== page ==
On October 29, 2013, GES, filed a petition for removal to this Court on the basis of diversity jurisdiction under 28 U.S.C. § 1332. R. 1. On November 27, 2013, Plaintiffs filed the instant motion to remand. R. 9. On December 12, 2013, GES filed a motion for leave to amend its petition for removal, adding CAP as an intervenor. R. 11. GES is a Nevada corporation with its principal place of business in Las Vegas. R. 1 ¶ 5. Neither party has disputed that CAP is an Illinois corporation with its principal place of business in Illinois. Id. ¶ 11; R. 14 at 3.

Analysis "As the party seeking to invoke federal jurisdiction, [GES] bears the burden of demonstrating that removal is proper." Boyd v. Phoenix Funding Corp., 366 F.3d 524, 529 (7th Cir. 2004). Plaintiffs move to remand on three bases. First, they argue that GES's petition for removal is fatally flawed because it omits allegations, facts, or references to intervenor CAP, which destroys diversity of citizenship. R. 9 ¶¶ 14, 19. Second, Plaintiffs argue that GES failed to timely file its petition for removal within 30 days under 28 U.S.C. § 1446(b)(1) because GES filed its petition for removal 76 days after Plaintiffs filed their Complaint. R. 9 ¶¶ 15-17. Third, Plaintiffs argue that GES cannot establish that the Court has original jurisdiction under 28 U.S.C. § 1332 because it cannot demonstrate the amount in controversy exceeds $75, 000. R. 9 ¶ 18.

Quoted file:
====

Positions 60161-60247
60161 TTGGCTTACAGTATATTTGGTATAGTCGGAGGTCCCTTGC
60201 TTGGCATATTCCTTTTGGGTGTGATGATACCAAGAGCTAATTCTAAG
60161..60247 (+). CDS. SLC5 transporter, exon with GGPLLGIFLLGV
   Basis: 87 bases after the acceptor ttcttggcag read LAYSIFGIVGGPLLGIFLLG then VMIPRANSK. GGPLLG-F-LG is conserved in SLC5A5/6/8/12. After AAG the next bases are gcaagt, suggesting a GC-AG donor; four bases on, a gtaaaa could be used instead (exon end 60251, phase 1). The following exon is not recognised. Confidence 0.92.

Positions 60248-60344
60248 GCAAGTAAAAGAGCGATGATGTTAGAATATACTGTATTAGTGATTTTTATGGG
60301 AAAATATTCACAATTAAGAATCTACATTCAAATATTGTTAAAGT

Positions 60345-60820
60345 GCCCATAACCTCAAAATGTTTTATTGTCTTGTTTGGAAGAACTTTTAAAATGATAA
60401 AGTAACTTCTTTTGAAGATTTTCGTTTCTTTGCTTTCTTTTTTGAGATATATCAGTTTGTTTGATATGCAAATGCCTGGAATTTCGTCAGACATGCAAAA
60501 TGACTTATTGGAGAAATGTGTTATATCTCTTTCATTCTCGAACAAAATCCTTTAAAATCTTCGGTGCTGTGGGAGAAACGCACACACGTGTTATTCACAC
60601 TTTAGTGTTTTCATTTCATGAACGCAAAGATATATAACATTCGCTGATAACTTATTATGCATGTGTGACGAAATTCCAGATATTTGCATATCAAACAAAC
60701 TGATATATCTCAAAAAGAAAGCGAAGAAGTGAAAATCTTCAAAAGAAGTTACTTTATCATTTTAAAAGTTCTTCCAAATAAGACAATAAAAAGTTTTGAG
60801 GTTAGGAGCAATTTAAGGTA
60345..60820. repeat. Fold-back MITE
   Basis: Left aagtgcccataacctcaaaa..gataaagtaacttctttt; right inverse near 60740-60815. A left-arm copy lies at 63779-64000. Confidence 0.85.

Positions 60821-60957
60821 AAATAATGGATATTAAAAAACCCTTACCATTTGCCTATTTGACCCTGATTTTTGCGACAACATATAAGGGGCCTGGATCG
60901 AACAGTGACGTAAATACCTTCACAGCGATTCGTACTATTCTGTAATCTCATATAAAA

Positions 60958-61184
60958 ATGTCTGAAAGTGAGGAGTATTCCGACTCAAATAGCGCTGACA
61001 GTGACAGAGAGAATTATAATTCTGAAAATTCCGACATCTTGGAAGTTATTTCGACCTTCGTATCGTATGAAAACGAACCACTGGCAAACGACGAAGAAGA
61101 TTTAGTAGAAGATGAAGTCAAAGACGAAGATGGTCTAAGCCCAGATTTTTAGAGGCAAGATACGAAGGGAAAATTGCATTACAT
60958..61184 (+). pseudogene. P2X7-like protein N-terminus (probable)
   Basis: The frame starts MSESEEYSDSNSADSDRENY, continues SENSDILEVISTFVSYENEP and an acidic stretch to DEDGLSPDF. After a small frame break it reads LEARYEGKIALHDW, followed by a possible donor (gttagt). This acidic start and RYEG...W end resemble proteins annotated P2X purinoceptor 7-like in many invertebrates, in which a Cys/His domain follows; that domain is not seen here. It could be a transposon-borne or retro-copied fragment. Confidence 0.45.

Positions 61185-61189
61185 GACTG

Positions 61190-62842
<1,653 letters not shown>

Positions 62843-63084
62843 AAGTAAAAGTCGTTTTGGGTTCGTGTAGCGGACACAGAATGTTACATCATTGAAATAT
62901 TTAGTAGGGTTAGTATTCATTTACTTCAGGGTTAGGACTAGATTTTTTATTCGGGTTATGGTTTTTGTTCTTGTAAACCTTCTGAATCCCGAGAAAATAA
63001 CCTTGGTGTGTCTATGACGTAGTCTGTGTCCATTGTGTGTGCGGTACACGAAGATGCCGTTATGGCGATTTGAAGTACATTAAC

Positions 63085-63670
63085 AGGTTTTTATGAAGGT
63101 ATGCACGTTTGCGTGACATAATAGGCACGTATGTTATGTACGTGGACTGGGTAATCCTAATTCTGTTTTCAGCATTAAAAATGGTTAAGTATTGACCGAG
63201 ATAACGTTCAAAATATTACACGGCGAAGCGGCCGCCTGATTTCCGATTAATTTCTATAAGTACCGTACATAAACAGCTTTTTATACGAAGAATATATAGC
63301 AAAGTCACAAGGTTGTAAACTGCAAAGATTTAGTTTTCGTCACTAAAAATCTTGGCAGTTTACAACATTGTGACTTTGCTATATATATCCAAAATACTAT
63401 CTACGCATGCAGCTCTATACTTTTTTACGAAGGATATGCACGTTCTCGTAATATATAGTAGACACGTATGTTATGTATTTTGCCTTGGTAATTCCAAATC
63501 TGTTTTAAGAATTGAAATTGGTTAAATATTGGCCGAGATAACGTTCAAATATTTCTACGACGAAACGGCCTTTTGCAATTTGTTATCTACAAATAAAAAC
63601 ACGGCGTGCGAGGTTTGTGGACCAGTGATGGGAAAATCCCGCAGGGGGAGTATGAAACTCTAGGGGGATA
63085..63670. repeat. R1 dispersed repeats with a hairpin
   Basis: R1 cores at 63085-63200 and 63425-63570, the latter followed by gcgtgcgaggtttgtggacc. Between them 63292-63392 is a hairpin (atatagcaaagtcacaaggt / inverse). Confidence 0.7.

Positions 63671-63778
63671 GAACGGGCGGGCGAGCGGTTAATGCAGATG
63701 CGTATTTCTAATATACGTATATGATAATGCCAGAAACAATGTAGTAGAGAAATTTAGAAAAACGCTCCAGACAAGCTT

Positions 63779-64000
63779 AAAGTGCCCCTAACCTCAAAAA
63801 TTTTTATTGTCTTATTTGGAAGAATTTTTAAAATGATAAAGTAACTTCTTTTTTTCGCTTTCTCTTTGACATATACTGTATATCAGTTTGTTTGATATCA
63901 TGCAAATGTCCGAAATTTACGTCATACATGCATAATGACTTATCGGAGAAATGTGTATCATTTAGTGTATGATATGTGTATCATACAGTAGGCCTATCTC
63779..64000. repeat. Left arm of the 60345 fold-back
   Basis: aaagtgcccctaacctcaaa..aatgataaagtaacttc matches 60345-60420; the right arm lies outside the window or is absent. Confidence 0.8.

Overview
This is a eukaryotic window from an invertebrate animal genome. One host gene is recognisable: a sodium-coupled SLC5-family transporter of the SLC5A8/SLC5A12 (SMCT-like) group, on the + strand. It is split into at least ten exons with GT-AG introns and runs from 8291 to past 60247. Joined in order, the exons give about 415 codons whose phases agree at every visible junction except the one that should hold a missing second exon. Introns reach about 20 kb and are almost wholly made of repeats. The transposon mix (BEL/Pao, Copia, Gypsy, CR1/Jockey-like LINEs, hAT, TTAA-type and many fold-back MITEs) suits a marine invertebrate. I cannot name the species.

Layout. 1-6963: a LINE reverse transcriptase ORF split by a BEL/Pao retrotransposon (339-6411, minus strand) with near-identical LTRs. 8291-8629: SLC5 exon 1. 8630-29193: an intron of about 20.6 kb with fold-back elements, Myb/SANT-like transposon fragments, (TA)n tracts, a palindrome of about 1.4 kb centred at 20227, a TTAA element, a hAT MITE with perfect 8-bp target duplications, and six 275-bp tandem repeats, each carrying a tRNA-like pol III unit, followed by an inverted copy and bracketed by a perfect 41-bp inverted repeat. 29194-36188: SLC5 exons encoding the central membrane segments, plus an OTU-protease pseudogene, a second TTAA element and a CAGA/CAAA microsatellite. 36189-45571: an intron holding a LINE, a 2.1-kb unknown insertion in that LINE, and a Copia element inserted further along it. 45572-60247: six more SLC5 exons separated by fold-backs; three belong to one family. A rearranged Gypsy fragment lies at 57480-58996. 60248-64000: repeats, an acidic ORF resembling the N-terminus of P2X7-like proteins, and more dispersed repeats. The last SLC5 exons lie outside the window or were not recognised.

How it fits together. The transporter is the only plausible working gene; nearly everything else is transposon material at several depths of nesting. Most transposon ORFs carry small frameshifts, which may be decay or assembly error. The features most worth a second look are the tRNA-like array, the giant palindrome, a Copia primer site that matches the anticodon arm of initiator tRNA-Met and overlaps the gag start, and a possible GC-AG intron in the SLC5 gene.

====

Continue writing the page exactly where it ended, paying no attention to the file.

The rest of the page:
I. Removal Petition References to Intervenor CAP and Party Alignment

Plaintiffs argue that CAP was an indispensable party to the case at the time it was filed and that, under the Illinois Workers' Compensation Act, CAP is subrogated to Mary's rights in the case. Plaintiffs assert that because GES failed to name and affirmatively allege CAP's citizenship in its petition for removal, the Court does not have jurisdiction. R. 9 ¶¶ 14, 19.

GES argues that its failure to allege CAP's citizenship in the petition for removal is not fatal because it provided notice to CAP when it removed the case, and therefore it complied with 28 U.S.C. §1446(e) which states:

Promptly after the filing of such petition for the removal of a civil action and bond the defendant or defendants shall give written notice thereof to all adverse parties and shall file a copy of the petition with the clerk of such State court, which shall effect the removal and the State court shall proceed no further unless and until the case is remanded.

28 U.S.C. § 1446(d)(1988).[3] R. 14 at 4-5. GES also argues that CAP's citizenship does not substantively affect its petition for removal because diversity of citizenship existed at the time of removal. Id. at 3-5. Specifically, GES contends that CAP would have been properly aligned with the plaintiff because CAP is seeking reimbursement of its workers' compensation lien. Id. Finally, GES argues that it did not need ...